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Melinda L. Irwin, PhD, MPH

Yale University
New Haven, Connecticut

Titles and Affiliations

Susan Dwight Bliss Professor of Epidemiology
Associate Dean of Research, Yale School of Public Health
Deputy Director, Yale Cancer Center
Deputy Director of Public Health, Yale Center for Clinical Investigation

Research area

Examining the effects of lifestyle interventions and how they can be integrated into a personalized care plan.


Higher levels of physical activity and adopting a high-quality diet have been associated with lower mortality in breast cancer patients. The physiological mechanisms behind this correlation, however, are currently unclear. These lifestyle factors are often impacted most during the first year after a breast cancer diagnosis and can often deteriorate during treatment. Therefore, intervening with improved nutrition and exercise regimens as well as weight management programs as soon as possible after diagnosis may have the biggest impact on breast cancer outcomes. Clinical trials and follow-up with the trial participants can further define the correlations between lifestyle and cancer outcomes and help elucidate potential mechanisms that may be involved.

Dr. Irwin’s work is focused on exercise and nutrition-associated changes in breast cancer biomarkers, adherence to cancer treatment and therapy, weight management, and quality of life in women diagnosed with breast cancer. She and her team design clinical trials that aim to answer questions on how changes to these lifestyle factors could be incorporated into standard cancer treatment to improve outcomes for those diagnosed with breast cancer.

Progress Thus Far

Dr. Irwin’s team has completed the first year of their phase III clinical trial, The Lifestyle, Exercise And Nutrition Early after Diagnosis (LEANer) Study, designed to test the effect of nutrition and physical activity intervention on chemotherapy and endocrine therapy adherence and completion, treatment side effects, changes in biomarkers, and patient-reported outcomes. This is one of the first studies to examine the effects of nutrition and exercise intervention at the start of chemotherapy and up to five years after diagnosis.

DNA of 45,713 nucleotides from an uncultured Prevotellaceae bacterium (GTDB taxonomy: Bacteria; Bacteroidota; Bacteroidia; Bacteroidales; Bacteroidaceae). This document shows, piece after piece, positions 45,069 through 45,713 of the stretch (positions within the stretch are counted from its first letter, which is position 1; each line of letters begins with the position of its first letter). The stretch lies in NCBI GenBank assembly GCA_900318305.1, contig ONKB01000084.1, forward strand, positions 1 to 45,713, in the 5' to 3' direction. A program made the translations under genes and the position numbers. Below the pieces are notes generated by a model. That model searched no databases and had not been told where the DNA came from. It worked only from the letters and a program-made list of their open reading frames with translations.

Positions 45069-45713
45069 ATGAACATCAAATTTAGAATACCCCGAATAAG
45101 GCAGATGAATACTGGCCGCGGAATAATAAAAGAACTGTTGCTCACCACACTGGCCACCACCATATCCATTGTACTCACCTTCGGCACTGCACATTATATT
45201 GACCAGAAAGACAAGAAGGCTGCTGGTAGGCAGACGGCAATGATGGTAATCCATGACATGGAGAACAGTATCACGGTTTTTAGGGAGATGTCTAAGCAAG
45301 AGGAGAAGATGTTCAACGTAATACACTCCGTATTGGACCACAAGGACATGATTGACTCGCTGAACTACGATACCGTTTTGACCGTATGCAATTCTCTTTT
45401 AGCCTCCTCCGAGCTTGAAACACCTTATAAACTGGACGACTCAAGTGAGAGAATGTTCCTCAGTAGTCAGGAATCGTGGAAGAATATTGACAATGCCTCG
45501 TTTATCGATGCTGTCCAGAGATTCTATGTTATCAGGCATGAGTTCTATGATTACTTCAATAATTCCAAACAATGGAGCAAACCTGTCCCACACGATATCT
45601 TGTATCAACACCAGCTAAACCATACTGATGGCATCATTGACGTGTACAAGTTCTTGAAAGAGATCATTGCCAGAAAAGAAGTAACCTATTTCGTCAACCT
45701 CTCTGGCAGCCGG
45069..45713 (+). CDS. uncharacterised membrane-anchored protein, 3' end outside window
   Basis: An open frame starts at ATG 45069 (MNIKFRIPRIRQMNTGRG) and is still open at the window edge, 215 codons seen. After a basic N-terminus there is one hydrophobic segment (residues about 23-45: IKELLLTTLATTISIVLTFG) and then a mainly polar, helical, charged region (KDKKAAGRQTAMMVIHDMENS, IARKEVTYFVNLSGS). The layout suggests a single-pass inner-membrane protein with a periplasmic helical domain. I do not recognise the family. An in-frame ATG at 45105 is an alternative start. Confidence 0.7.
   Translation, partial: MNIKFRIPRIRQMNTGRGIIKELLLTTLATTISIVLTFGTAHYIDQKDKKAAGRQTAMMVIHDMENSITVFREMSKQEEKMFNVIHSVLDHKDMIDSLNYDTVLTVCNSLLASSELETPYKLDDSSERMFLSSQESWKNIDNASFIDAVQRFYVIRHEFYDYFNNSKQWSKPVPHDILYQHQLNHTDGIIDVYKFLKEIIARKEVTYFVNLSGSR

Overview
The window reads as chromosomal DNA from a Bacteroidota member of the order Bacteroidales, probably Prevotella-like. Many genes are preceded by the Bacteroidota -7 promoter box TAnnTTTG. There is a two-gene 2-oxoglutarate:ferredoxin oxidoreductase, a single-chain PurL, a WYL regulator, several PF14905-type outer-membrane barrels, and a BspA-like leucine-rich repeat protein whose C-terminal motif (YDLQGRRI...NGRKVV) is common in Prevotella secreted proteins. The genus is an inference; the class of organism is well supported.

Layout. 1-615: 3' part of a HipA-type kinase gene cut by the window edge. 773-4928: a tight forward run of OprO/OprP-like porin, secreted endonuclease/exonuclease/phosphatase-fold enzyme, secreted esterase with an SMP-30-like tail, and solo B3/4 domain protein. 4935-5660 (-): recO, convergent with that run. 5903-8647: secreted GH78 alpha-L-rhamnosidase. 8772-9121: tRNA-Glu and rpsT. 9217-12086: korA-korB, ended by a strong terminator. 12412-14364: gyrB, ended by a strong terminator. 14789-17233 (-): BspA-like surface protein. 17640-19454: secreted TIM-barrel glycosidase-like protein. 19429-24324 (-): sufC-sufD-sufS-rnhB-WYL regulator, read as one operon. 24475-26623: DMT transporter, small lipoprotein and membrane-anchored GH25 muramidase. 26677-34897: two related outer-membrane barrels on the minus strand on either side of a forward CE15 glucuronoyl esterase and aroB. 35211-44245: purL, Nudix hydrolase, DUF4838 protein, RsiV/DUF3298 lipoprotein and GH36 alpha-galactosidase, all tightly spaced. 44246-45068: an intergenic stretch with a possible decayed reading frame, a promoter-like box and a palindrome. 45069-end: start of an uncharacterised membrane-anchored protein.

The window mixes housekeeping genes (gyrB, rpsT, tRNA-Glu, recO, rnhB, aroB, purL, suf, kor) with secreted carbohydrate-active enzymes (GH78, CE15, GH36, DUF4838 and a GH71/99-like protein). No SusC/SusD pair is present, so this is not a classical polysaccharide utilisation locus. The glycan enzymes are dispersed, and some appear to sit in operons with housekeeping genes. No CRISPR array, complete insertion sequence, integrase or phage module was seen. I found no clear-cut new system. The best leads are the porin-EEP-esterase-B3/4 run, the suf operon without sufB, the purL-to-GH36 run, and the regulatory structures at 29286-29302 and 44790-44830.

Dr. Irwin has found that participants in the lifestyle intervention group made improvements to their exercise and diet quality, but that these changes did not improve adherence to chemotherapy compared to the group who were provided the usual care. However, participants in the lifestyle intervention group were more likely to lack all signs of cancer in tissue samples removed from hormone receptive-positive/HER2-negative and triple-negative breast cancer patients undergoing chemotherapy before surgery.

What’s next

The team will continue to follow the trial participants at one-, two-, and five-year milestones to further understand the impact of intervention on diet, physical activity, immune, and metabolic biomarkers, and patient-reported outcomes. Additionally, they will evaluate the impact lifestyle intervention has on cognitive function, depression, and adherence to endocrine therapy among those taking aromatase inhibitors or tamoxifen, drugs that lower the risk of breast cancer recurrence. Dr. Irwin’s clinical trial findings could accelerate a shift in cancer care to include nutrition, exercise, and weight management services beginning at diagnosis.


Melinda L. Irwin, PhD, MPH is the Susan Dwight Bliss Professor of Epidemiology and Associate Dean of Research at the Yale School of Public Health, Deputy Director of the Yale Cancer Center, and the Deputy Director of Public Health for the Yale Center for Clinical Investigation. Dr. Irwin is a prominent leader in cancer prevention and survivorship research: she is the principal investigator of 16 externally funded research projects in the last 19 years, serves on numerous national advisory boards related to cancer survivorship including co-chairing the national clinical trials network SWOG cancer survivorship committee, and is leading NCI-funded training programs to mentor and train the next generation of cancer researchers. The focus of her breast cancer research is on randomized controlled trials of the impact of exercise, diet, and weight loss on cancer biomarkers, treatment side effects and outcomes, and quality of life.

BCRF Investigator Since


Donor Recognition

The Westchester Women’s Award in Memory of Marla Mehlman